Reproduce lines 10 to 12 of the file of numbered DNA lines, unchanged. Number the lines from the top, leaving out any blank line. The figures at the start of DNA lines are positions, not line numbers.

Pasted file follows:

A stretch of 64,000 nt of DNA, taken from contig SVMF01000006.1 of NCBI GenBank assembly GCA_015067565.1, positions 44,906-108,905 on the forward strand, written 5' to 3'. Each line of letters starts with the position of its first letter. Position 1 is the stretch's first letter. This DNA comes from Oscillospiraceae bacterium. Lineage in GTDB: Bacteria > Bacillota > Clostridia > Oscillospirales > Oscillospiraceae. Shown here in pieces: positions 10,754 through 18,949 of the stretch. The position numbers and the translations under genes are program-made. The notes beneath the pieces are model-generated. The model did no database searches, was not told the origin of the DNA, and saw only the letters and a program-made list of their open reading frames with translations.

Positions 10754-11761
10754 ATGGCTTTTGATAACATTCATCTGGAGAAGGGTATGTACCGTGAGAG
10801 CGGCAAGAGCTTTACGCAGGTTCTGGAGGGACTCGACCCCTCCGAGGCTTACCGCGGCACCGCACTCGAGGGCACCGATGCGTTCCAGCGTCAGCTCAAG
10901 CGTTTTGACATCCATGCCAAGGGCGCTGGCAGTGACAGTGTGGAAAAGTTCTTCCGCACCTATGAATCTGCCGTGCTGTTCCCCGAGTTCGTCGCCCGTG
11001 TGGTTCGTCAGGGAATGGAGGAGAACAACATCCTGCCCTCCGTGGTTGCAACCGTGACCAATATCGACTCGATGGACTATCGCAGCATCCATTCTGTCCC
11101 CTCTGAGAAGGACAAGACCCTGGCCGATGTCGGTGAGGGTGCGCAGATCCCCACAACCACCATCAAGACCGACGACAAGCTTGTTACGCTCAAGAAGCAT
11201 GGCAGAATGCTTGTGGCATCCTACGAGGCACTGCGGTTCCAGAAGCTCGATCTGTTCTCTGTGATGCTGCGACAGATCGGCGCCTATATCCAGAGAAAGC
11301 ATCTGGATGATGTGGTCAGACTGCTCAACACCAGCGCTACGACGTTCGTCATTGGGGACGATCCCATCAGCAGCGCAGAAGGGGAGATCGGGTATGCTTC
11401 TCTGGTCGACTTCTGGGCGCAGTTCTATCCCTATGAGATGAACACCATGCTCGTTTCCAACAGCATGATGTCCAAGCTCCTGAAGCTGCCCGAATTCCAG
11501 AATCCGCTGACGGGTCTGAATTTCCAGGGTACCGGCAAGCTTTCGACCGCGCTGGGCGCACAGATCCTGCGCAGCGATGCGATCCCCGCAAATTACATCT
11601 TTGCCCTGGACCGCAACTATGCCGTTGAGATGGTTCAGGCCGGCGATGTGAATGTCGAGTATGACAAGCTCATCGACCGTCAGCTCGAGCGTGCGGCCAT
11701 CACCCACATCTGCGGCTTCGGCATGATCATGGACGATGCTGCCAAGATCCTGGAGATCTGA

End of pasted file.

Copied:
11401 TCTGGTCGACTTCTGGGCGCAGTTCTATCCCTATGAGATGAACACCATGCTCGTTTCCAACAGCATGATGTCCAAGCTCCTGAAGCTGCCCGAATTCCAG
11501 AATCCGCTGACGGGTCTGAATTTCCAGGGTACCGGCAAGCTTTCGACCGCGCTGGGCGCACAGATCCTGCGCAGCGATGCGATCCCCGCAAATTACATCT
11601 TTGCCCTGGACCGCAACTATGCCGTTGAGATGGTTCAGGCCGGCGATGTGAATGTCGAGTATGACAAGCTCATCGACCGTCAGCTCGAGCGTGCGGCCAT